Zombies were thought to be people brought back to life by a voodoo practitioner.  Traditional voodoo practices used combination s of herbs and animal parts, including the toxins found in pufferfish.

The toxin in pufferfish can cause zombie-like conditions of difficulty walking (slow and shambling), mental confusion (brainless), and respiratory problems (wheezing and groaning).  Higher doses of the toxin can lead to temporary paralysis and even comas, leading to reports of people being buried alive and then digging themselves out of their graves.

Reports of people being buried alive contributed to the development of the “safety coffin,” which could have a bell system in case the “corpse” woke up and needed to let those topside know they were awake, or even air vents and a ladder.

But then I began to wonder, why do many movies depict the zombies with their arms outstretched?  Is it due to rigor mortis?


Another undead folklore that I had heard of but never researched was the Jiangshi, or the Chinese “hopping vampire” or “hopping zombie.”  Every time I saw the jiangshi in media, I always saw it depicted as a reanimated corpse wearing a civil official’s uniform with a paper talisman pasted over its face and the arms outstretched, although they were not always depicted as such.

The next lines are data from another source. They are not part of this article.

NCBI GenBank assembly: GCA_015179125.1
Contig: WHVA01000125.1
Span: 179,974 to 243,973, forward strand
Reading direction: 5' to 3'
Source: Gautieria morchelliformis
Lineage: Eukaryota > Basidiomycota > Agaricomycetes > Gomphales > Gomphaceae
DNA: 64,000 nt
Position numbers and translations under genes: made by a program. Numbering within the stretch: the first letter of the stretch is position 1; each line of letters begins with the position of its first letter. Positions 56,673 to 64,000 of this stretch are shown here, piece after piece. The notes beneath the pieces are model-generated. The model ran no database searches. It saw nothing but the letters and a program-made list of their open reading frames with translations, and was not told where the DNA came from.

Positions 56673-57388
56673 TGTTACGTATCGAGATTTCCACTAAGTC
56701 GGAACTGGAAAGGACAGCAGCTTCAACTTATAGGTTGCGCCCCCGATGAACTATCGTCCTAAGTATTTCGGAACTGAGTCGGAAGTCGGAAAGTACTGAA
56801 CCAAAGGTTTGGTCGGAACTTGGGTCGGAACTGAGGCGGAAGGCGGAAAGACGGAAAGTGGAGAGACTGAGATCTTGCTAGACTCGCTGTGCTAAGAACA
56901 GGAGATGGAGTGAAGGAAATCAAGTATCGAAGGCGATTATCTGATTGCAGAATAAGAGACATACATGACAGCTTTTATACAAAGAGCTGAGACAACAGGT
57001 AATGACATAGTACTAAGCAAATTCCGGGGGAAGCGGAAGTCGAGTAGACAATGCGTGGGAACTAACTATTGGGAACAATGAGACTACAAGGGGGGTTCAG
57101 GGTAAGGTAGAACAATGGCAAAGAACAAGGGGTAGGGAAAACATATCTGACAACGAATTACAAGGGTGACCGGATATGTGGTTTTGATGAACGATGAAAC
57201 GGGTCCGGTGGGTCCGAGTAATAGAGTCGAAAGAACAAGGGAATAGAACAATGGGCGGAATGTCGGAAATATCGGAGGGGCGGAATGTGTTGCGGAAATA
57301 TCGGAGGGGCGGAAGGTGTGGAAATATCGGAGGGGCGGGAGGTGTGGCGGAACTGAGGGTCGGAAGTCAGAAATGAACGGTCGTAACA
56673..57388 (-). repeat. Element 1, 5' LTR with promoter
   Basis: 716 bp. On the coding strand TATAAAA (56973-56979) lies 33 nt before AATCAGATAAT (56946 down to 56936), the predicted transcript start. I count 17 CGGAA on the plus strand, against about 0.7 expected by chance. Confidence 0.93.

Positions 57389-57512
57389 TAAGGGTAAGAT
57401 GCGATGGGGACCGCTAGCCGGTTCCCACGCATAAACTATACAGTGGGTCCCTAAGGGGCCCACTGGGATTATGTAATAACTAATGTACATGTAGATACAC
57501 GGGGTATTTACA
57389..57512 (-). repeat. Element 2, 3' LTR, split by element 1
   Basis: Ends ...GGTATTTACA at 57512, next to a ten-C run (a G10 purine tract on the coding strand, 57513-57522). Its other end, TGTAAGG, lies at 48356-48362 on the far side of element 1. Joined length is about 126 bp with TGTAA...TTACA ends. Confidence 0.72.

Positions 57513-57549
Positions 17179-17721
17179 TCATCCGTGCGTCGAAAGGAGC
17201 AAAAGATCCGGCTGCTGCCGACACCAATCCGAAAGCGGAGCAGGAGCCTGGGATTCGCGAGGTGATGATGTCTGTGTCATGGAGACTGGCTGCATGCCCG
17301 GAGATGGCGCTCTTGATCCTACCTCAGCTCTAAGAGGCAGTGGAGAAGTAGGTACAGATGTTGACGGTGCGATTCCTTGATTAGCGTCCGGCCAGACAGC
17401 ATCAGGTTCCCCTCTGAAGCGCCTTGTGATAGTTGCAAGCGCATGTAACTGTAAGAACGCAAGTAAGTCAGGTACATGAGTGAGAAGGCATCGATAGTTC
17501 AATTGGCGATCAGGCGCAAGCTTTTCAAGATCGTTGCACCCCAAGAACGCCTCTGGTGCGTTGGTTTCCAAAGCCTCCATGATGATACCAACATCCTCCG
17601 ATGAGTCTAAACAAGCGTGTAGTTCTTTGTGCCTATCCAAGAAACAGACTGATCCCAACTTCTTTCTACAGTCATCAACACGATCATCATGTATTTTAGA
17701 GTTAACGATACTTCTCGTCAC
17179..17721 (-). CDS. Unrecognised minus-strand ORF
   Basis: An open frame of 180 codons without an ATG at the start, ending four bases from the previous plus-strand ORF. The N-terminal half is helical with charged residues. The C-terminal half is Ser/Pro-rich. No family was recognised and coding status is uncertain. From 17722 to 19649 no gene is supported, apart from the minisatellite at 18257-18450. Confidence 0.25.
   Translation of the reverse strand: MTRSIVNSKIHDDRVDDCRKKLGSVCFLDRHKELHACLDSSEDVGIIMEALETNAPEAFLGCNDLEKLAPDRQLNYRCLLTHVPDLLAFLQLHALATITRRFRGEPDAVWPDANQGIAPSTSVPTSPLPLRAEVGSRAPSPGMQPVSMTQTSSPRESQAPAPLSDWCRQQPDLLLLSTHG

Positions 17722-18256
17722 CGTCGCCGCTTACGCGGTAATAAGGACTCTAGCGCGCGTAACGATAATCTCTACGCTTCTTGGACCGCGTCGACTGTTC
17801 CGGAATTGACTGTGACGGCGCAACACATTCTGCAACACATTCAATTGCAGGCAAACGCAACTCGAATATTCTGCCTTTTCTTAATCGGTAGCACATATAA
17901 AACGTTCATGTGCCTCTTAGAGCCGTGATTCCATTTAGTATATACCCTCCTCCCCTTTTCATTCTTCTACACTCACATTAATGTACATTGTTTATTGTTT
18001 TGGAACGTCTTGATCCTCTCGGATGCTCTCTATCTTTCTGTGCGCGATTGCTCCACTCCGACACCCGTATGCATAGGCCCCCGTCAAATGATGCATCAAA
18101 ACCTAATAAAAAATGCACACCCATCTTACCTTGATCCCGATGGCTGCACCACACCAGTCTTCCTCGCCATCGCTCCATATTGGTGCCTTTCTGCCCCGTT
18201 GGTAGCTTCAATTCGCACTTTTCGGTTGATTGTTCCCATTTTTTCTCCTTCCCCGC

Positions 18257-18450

Jiangshi survive by absorbing the qi, or life-force of others, according to folklore.  Over time, the stories evolved to the point where they would also suck blood. 

The depiction of the jiangshi in an official’s uniform was thought to reflect the populace’s opinions of the corrupt government officials and politicians who did not treat the citizens well.  They were corrupt and “sucked the life” out of the ordinary people.

The origin of the jiangshi was fascinating to me.  There is a tradition in China (and many other countries) to transport a body back home if someone passes away while far from home.  This is so that the spirit does not wander and can come home to rest and protect the rest of the family.

Some stories say that Taoists could partially revive a body and teach it to hop home, thereby avoiding the cost of transporting a body via carriage or ship.  The thresholds of morgues and homes were build to be high enough to prevent Jiangshi from hopping over.

But one description of body transportation that I found had a more plausible explanation.  Bodies were tied upright onto a pair of bamboo poles (likely by tying the arms to the poles – arms outstretched) that would rest on the shoulders of the men who would transport the bodies.

They would travel at night to avoid the heat of the day and keep from bringing “bad luck” to those they met.

So from far away, and in low light, as the transporters walked, the bamboo poles would flex and the body would appear to “hop.”

Isn’t that fascinating?

I knew that Jianshi were known as “hopping” vampires or zombies, but I didn’t know the reason.

Now I do, and so do you!

I hope you enjoyed this mini Research Rabbit Hole.

Let me know what kinds of research rabbit holes you usually fall into.

June Writing Challenge Week 4 will be live 6/22/2020 at 10 AM EST.